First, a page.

My next day in the city I set out to see at Marc’s basilica from the inside! (Ooooh) A very long line and short wait to enter (maybe the only free thing in the city).
Thought I was done being impressed by church’s, It was probably the cheeses jokes that got me through all the religion unscathed.
A short walk along the water leads to a view of the bridge of sighs. Two things checked off. Time for coffee. I didn’t even notice if the coffee was good in Venice- it was. It was just expected? And it’s all good, any place you go you know you will be drinking a decent cup. Espresso though, brews don’t really exist.
The rest of my day was spent on the Venice ferries island hopping.
Cemetery island first, where I traveled back in time to when Austrians controlled the city, then past soldiers from England killed during the First World War. Something unique to the graves here is on every headstone a all portrait of the deceased was placed next to their name. Surprisingly this did not come out as creepy. Seeing such personal pictures says a lot more about the person than “a loving mother” and looking at the different pictures have a real sense of the time through the style of photograph.
After leaving the island- and it’s many blood sucking insect inhabitants- I squashed onto the boat headed to Murano to look at the famous Murano glass. No photos allowed but believe me, I saw a guy craft a unicorn from the freakishly hot stuff in under 30 seconds. And then bought earrings. Because I’m a sucker.
A longer journey and I arrived at the far more picturesque Burano. Island famous for lace? I skipped past the lace shops (where I suspect all but the tiniest pieces are made in China) and found some gelato-far too delicious gelato.
Ferry card in hand I use my power to catch a ride up the grand canal.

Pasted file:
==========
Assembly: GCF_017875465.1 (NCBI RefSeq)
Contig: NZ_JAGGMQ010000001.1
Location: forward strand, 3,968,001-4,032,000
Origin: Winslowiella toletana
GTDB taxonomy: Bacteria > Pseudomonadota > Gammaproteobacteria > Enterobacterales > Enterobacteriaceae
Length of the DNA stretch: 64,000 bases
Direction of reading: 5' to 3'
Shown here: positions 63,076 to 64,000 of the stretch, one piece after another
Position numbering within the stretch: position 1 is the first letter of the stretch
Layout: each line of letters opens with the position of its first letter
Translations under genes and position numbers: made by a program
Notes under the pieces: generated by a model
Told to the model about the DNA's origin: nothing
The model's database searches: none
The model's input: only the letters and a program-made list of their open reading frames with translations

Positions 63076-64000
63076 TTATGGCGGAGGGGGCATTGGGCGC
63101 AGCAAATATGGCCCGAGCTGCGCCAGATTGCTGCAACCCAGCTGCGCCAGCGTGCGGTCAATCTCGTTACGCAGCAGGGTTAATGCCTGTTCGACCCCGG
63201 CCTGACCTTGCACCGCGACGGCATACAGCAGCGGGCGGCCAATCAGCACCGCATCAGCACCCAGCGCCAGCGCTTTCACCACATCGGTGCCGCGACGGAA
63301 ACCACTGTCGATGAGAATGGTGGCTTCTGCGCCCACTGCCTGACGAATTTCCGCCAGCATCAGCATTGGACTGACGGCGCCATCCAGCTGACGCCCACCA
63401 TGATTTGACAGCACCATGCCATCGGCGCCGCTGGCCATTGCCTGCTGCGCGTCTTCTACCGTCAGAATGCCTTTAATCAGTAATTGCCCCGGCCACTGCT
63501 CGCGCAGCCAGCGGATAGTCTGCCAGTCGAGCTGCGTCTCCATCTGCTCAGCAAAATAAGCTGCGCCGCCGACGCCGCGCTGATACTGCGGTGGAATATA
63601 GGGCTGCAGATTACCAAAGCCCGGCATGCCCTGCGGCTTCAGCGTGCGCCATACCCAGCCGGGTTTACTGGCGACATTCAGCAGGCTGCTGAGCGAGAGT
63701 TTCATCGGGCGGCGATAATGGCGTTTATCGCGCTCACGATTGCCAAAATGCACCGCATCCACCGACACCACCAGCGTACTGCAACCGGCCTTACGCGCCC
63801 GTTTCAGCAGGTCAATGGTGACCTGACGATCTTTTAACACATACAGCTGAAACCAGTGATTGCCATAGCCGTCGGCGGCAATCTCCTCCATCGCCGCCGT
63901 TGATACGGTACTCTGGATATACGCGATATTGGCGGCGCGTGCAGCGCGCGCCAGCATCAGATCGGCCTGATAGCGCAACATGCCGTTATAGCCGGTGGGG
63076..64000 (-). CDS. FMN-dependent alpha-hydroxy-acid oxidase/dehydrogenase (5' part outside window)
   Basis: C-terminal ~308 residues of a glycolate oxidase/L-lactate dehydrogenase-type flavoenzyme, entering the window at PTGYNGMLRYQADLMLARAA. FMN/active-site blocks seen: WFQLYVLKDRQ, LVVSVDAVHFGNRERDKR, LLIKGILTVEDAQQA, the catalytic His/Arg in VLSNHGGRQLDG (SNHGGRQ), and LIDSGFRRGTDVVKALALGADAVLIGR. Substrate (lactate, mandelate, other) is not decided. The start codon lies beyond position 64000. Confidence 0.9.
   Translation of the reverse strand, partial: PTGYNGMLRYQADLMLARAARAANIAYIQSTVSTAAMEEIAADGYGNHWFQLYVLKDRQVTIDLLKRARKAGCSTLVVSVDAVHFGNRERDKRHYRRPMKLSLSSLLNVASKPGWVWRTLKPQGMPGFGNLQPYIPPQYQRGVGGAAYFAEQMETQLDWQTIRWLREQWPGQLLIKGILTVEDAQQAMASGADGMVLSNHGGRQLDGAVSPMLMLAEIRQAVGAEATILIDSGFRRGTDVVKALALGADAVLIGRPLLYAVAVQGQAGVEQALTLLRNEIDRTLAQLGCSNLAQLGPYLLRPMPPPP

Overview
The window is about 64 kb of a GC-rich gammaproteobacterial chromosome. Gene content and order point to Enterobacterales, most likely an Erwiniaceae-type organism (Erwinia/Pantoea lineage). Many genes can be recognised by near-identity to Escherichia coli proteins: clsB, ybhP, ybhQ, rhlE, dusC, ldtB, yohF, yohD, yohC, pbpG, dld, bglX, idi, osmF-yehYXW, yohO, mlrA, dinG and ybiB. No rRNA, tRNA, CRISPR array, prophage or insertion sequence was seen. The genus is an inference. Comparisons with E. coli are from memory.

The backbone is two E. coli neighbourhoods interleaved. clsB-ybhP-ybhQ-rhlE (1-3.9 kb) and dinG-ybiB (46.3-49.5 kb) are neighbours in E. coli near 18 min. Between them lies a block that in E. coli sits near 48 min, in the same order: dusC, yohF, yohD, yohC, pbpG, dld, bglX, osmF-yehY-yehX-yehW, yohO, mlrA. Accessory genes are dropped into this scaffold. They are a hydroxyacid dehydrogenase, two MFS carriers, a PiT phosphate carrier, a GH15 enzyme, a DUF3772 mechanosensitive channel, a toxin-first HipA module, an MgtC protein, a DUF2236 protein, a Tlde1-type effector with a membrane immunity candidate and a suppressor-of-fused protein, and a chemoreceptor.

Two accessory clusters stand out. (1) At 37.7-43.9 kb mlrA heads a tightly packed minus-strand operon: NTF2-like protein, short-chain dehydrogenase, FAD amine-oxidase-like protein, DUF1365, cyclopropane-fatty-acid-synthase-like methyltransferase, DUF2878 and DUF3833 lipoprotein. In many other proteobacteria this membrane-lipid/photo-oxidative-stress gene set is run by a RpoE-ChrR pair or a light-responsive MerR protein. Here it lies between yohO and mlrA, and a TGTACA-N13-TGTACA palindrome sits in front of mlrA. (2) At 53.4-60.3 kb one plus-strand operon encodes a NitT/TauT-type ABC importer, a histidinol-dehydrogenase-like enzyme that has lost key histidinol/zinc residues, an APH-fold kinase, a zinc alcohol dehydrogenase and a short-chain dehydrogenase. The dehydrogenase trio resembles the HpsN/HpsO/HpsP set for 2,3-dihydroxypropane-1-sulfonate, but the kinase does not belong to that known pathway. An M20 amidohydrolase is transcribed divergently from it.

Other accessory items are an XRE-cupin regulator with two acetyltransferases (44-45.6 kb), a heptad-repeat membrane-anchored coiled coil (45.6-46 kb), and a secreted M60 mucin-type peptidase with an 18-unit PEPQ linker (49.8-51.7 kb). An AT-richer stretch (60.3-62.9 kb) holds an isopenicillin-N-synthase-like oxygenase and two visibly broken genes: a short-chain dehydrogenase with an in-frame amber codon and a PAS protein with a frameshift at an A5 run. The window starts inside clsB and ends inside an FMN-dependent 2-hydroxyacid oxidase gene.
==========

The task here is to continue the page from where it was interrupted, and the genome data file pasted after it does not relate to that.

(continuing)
No more energy! Time for dinner at the hostel with the cute mom and daughter Oregonians I met the other day. Hanging out with family travellers is great, it’s like a taste of home.
Venice is canals and bridges, cafés, gondoliers, my favourite drink spritz and yet somehow more then that.
It’s touristy, that’s true but it doesn’t take much more then a random turn into a narrow street to find yourself in silence.
For this I fell in love with the city, just a little.
Venice is full of tourists: every other shop sells leather handbags or postcards or masks (in case you forgot to buy one 8 meters ago) despite this Venice still has something. Cafés where drinking coffee is so much part of the daily routine there is a cheaper price to have your caffeine fix standing at the bar, same for your very important daily breaks with the inclusion of spritz a white wine orange bitters combination and cicchetti; individual fried fish or vegetable snacks.
First morning in the city I started with the free walking tour to learn such important facts as: None of the bridges in Venice used to have railings (eep), where to find the best gelato and also that at one time homosexuals were so common in the city the courtesans were bringing in less money- something the duke didn’t like. Solution? Order the courtesans to show their breasts to passing men.
I thought this was freaking hilarious-along with one other person in the group.
Important information ascertained myself and a great character I met on the tour headed off to complete the venice tourist checklist.
Eventually we found out way to st Marc’s piazza and had to check out the prices at cafe florian: venice a oldest cafe.
We made our way up the tower for views over the city.
Cross a few more canals and we made it to nicos for gianduiotto (only getting mildly lost). gianduiotto is a dense, chocolate hazelnut ice cream served in a cup with heaps of whipped cream. I took a picture of its deliciousness with my mouth. Whoops. I did get a photo of the sunset I saw while eating.